...an enormous crater in the outfield, an area where Seattle desperately needs help since RF Jose Guillen signed with Kansas City and LF Raul Ibanez is really a DH.Thanks to the fine work of Tiger Tales there exists an easy way to quantify how valuable a player was at fielding his position in 2007. While no single statistic can conclusively prove whether Player X is a good or bad defender, Lee Panas does a great job of explaining and incorporating a wide variety of metrics to measure defensive (in)competence.
Anyway, back to Seattle. The 2007 Mariners were one of the worst defensive outfields in baseball, though that was no fault of Ichiro Suzuki. According to the various fielding statistics Ichiro was the third-best center fielder in baseball. Furthermore The Hardball Times pegged his arm fourth best. Numbers aside, it should be obvious to even a casual fan who watches a handful of Mariner games that Suzuki has tremendous speed to complement an outstanding and accurate arm. The M's are lucky to have him.
Meanwhile Raul Ibanez and Jose Guillen were sinkholes in left and right, rating fourth worst at their respective positions. Both were horrible roaming the outfield, which should be no surprise to those who witnessed these plodders in action. However Ibanez and Guillen were slightly above average at throwing out and holding runners. For Jose that comes as no surprise. Guillen is considered to have one of the strongest cannons in the league. Ibanez, on the other hand, has a noodle arm. My best guess is Raul tended to be extremely accurate with his throws in 2007, thereby eliminating more baserunners than someone with his skill set would in a typical year.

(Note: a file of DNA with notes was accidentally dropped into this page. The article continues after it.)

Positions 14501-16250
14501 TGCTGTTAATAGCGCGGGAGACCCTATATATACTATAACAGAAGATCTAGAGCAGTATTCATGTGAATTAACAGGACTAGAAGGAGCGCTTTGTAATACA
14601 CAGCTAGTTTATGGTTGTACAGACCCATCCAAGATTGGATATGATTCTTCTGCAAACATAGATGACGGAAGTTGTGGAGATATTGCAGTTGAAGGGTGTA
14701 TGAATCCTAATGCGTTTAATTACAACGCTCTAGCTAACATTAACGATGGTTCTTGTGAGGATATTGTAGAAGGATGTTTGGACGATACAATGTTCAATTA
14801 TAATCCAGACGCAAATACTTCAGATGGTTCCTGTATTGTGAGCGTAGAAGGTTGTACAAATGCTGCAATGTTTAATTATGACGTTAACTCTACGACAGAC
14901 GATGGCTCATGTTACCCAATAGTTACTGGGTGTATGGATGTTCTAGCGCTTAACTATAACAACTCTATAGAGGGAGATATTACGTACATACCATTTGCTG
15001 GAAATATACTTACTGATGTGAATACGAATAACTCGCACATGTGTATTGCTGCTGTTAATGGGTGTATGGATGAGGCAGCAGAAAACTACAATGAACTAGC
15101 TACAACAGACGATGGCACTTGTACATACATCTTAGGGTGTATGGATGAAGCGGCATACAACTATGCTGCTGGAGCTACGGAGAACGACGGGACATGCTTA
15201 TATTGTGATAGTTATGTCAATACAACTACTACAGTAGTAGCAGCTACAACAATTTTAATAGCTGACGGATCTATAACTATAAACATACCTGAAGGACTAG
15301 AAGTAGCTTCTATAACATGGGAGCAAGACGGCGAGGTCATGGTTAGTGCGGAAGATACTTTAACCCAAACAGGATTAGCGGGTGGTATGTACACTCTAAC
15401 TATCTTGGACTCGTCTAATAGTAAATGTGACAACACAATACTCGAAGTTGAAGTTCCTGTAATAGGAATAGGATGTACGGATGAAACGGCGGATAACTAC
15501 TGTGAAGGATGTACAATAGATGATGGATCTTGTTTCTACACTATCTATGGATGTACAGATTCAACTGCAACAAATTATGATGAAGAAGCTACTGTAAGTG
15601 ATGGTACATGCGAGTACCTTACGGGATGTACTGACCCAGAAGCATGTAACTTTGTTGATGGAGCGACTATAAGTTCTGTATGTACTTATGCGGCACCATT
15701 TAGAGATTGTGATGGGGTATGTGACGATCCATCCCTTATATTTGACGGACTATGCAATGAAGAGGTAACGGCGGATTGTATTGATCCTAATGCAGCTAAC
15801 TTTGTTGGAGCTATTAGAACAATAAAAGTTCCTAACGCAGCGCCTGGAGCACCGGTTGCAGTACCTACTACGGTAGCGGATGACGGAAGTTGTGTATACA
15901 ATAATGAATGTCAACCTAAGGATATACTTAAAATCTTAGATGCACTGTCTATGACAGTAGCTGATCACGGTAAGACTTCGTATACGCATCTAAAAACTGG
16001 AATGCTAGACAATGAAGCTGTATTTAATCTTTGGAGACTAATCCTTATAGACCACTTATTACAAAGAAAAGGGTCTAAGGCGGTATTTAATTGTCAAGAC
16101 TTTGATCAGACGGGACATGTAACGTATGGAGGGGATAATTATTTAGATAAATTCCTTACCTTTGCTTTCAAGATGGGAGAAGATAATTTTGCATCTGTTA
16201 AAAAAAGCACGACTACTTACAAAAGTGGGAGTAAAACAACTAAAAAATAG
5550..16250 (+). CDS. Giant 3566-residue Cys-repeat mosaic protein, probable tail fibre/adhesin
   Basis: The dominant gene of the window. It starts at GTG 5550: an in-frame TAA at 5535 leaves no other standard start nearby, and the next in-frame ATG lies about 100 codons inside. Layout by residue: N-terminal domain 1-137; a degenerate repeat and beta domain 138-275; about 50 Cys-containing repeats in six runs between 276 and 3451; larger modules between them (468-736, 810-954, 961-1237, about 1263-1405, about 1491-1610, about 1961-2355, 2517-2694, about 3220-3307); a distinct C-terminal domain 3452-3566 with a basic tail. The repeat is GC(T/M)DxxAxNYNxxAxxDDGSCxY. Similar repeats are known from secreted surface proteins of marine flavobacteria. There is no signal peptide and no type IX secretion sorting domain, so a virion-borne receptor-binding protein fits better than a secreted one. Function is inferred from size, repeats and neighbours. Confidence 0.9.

Still the fact remains the small gains made by Guillen and Ibanez via airmail did little to dent the negative losses caused by delays on the ground. For the season they gave away 37.8 runs, effectively negating Ichiro's contributions and then some. In 2007 the Ibanez/Suzuki/Guillen trio was 23.8 runs worse than what a theoretical group of average defenders would have been. Yikes.
Looking at the upcoming year Ibanez will likely stay in left while Guillen's awful glove (and solid bat) will be playing in Kansas City. Adam Jones is currently slated to replace him in RF. By all accounts Jones projects to be a plus defender in center. At a corner outfield spot his fielding duties decrease, which makes his defensive value increase. The converted pitcher and shortstop also has a very strong arm. What was once a liability in right field now becomes an asset.
But Adam Jones might not make it on the roster for Opening Day. His name has constantly come up in trade talks as the Mariners attempt to acquire Orioles LHP Erik Bedard. The front office believes a top-tier pitcher will keep the Mariners competitive in '08. The issue on whether to include Jones in a trade for Bedard has split the M's community. Many in favor of a trade argue that Jones will not be productive this year. But is that a foregone conclusion?
In 2007 Guillen created 93 offensive runs according to The Hardball Times. Combining that with his defense (-17), let's say Guillen produced 76 runs in 2007. Now that number doesn't tell the whole story but bear with me. Last year Shane Victorino was the worst hitting right fielder with over 500 plate appearances. He created 63 runs on offense. That being said let us assume Adam Jones in 2008 will equal the offensive output of the worst hitting right fielder for an entire season. So purely from an offensive standpoint Jones will create 63 runs.
Even if Adam Jones is the worst hitting right fielder in baseball and completely average on defense he will be 83% as productive as Jose Guillen was in 2007.
But Jones will likely be above average on defense. A rough guess would be between 0 to 10 runs.
Pitching is a huge concern for Seattle entering 2008. But so is outfield defense. And with Ibanez set to return in left the Mariners already have one crater. No need to create another.